Task 4: Decide on Your First Product
Whatever you chose as your final product, decide now what relatively low cost product might be your first product.
Think back to the freebie you designed: what logically follows on from that?
If you have the ability to segment your list, you’ll want to tag those who buy so that you know not to send them the same offer again in the future — and, potentially, to “upsell” (see More Direct Ways of Marketing, below).
Step 5: Keep Communicating!
Kate has gone through your four “warm welcome” emails. She’s thoroughly delighted with everything she’s seen so far. You want the relationship to continue.
Time for her to go into your general newsletter group.
Sending marketing newsletters doesn’t have to be complicated. Look at what you did in the first set of welcome emails. And then — rinse and repeat.
Continue to provide high quality information in every communication you send, based on the problems facing your subscribers. The survey you did in email #2 should give you plenty of ideas!
- Make sure to include easily actionable tips
- Link to your best blog content
- Provide free downloadables from time to time
- If it helps your subscribers, don’t be afraid to link to other people’s content
- Always bear in mind your subscriber’s wants and needs
Still not sure about what to write?
Task 5: Plan Newsletter Content
Turn off distractions for 15 minutes — no calls, no emails, no making coffee, no chatting to the dog (or cat). Then, using a series of post-it notes (or similar), write down the answers to these:
- What two questions does your audience constantly ask you?
- What two questions does your audience never ask but should?
- What two challenges does your audience struggle with?
- What two things do you most enjoy talking / writing / teaching about?
- What are your two favorite pieces of content on your blog?
- What were your two most recent articles?
There you have it: twelve pieces of content.
How Often to Promote a Sale
That frequency depends partly on how often you email your subscribers, and partly on what you have available to sell.
If you’re serious about using your emails to generate income, they should be sent at least weekly. Subscribers who know and trust you are more likely to invest both their time and money.
It’s generally agreed that there should be about three pieces of “free” content to one promotion.
Will your audience appreciate more of it? That will vary from niche to niche and person to person. The only way to know is to test.
For example: suppose you have a mobile dog-grooming business. You normally email every week. Today, a cancellation has come in for two days’ time.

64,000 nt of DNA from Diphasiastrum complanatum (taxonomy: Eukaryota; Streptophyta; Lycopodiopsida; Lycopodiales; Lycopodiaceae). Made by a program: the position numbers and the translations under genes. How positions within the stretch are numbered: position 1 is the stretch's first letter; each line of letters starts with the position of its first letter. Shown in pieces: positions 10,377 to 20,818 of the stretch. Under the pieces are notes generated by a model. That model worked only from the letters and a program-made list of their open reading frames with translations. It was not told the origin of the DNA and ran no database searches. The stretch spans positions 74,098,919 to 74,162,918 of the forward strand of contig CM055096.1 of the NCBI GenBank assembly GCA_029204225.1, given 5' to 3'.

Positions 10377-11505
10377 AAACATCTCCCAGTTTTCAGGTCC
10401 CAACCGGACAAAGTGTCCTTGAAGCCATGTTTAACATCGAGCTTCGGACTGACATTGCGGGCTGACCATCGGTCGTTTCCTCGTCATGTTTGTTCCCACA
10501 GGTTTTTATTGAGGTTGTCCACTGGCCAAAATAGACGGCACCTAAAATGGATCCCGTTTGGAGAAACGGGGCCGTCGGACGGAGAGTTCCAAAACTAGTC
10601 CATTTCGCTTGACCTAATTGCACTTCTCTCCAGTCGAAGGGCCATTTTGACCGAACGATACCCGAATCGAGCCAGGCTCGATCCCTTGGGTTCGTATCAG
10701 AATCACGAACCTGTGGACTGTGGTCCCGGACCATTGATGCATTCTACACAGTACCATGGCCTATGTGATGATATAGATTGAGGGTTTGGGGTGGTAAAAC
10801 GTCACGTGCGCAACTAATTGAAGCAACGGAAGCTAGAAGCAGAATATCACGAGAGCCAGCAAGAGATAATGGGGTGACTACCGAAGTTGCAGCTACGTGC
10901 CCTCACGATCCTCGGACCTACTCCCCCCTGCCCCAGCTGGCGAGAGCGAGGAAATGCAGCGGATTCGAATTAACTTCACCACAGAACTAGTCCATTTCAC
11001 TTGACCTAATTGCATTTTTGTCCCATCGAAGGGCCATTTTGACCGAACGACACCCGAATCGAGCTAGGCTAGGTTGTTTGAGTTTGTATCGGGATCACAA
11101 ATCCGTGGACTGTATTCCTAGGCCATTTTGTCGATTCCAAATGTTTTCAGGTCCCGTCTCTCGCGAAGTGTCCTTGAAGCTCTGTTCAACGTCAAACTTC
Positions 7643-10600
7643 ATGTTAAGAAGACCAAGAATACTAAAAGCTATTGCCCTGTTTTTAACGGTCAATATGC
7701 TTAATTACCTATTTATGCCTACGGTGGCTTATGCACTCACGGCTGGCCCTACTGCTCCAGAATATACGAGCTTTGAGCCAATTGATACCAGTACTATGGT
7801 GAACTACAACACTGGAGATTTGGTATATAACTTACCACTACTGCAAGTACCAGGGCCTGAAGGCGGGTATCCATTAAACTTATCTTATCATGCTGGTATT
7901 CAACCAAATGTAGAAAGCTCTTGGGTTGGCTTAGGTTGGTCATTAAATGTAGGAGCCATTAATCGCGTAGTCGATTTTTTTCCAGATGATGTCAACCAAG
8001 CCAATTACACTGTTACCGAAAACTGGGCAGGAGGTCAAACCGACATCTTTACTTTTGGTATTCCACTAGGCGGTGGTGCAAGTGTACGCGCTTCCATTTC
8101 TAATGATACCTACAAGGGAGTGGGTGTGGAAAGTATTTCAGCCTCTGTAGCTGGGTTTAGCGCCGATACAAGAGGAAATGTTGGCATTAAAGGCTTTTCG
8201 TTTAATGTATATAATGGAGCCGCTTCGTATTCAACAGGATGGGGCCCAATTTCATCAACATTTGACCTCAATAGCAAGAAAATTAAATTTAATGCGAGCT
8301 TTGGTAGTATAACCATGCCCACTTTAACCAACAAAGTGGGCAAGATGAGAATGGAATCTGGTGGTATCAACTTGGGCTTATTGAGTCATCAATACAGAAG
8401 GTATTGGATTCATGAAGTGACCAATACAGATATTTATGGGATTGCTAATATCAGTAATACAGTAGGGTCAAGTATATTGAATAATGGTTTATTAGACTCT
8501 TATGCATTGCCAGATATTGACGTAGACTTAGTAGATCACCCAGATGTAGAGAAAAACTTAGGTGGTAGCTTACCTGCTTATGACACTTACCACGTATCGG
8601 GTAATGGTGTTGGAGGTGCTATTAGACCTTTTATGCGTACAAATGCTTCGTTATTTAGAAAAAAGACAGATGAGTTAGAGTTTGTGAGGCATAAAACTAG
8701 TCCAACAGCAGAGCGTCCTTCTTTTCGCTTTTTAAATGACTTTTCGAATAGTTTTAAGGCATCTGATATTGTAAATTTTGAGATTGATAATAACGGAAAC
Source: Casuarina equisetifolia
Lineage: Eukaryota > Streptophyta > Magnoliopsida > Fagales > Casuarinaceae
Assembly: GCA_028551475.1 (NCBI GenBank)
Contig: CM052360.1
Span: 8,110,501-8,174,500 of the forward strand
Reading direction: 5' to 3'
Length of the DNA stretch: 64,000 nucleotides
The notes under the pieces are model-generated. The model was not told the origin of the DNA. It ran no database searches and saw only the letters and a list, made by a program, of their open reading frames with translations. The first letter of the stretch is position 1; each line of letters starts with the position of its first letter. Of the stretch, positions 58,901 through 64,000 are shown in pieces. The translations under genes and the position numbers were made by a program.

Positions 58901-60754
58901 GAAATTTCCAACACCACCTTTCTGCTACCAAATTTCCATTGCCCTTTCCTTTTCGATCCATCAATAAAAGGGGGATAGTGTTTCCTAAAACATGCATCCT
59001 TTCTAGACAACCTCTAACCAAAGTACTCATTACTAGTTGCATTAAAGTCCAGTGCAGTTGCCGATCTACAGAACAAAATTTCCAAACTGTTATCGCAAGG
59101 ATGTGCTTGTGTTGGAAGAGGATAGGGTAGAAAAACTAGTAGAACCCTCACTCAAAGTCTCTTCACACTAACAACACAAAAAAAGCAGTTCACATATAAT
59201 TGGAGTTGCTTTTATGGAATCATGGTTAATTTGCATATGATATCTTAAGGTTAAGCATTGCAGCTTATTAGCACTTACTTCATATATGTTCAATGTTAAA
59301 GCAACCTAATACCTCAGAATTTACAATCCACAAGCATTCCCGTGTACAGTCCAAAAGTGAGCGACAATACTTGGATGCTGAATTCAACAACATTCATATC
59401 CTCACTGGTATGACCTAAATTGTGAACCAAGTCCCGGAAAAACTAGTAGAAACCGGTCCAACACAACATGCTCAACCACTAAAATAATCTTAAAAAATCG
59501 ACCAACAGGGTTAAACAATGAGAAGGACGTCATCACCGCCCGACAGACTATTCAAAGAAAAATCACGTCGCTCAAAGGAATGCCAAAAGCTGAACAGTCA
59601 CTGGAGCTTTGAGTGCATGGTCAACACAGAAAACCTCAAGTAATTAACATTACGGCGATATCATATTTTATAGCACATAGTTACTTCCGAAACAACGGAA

Email your list now — don’t wait for the next scheduled newsletter! Let them know how unusual it is for you to have a vacancy. Make them flock to the phones to book that slot!
SBIer Luke Barber of Home Speech Home has dozens of different products, and promotes them more frequently. He knows his subscribers want his content — and his products.
Watch what Luke has to say about email marketing on his Solo Build It! YouTube interview.
More Direct Ways of Email Marketing
Be careful with these. Remember: your first priority is to build a relationship and meet your subscriber’s needs. Aggressive email marketing is unlikely to work in the long term.
- Upselling: when a subscriber buys from you, send an immediate follow-up email that offers a more expensive product.
- Cross-selling: suggest complementary products to the one you just sold. Amazon is the master of this — it assesses that around 35% of their revenue is generated by cross-selling(source).
- Abandoned cart reminder: your customer is on the verge of buying, becomes distracted and leaves items in the cart. You email them with reminders, making sure to build a fear of missing out…
- Sell ads in your newsletter: This can be very lucrative, but you will need a large list — GetResponse reckons at least 10,000 subscribers.
Be very careful of this. Online audiences tire of ads and often subscribe to newsletters because they’re an ad-free zone. Your unsubscribes are likely to increase dramatically.
- Paid subscription newsletter: if you have expert knowledge, create a less frequent (monthly, bi-monthly or quarterly) paid-for newsletter in which you share more detailed information, access to a video or webinar, or whatever “extras” you have.
If you’ve added ads to your usual newsletter, offering a paid subscription that’s ad-free might work. But again, you’ll need a large list.
- Ask for donations: a platform like BuyMeACoffee offers an easy way for readers to “tip” you if they’ve enjoyed your content, both on your website and in your newsletter.
- Sell ads in your newsletter: This can be very lucrative, but you will need a large list — GetResponse reckons at least 10,000 subscribers.
How to Monetize Your Email List: The Main Takeaway
People will forget what you did. People will forget what you said. But people will never forget how you made them feel.Maya Angelou
Monetizing your email list is not about selling. It’s about building a relationship with the people (not “prospects,” not “targets”) who subscribe to your list, then offering them a product that will in some way transform their lives.
It may not be a large transformation. It may simply be helping them learn how to draw a chicken. It may be something bigger than that: finding recipes to help better control their migraine, or composing the perfect resumé that helps an unemployed person find work.
It doesn’t matter what it is. What’s important is that it matters to the individual.
Nor do you need a huge list to make money. You need an engaged list of people who trust you.
As with everything in the world of building an online business, offering high quality content and real value come first.
Get that right, and the monetization will follow.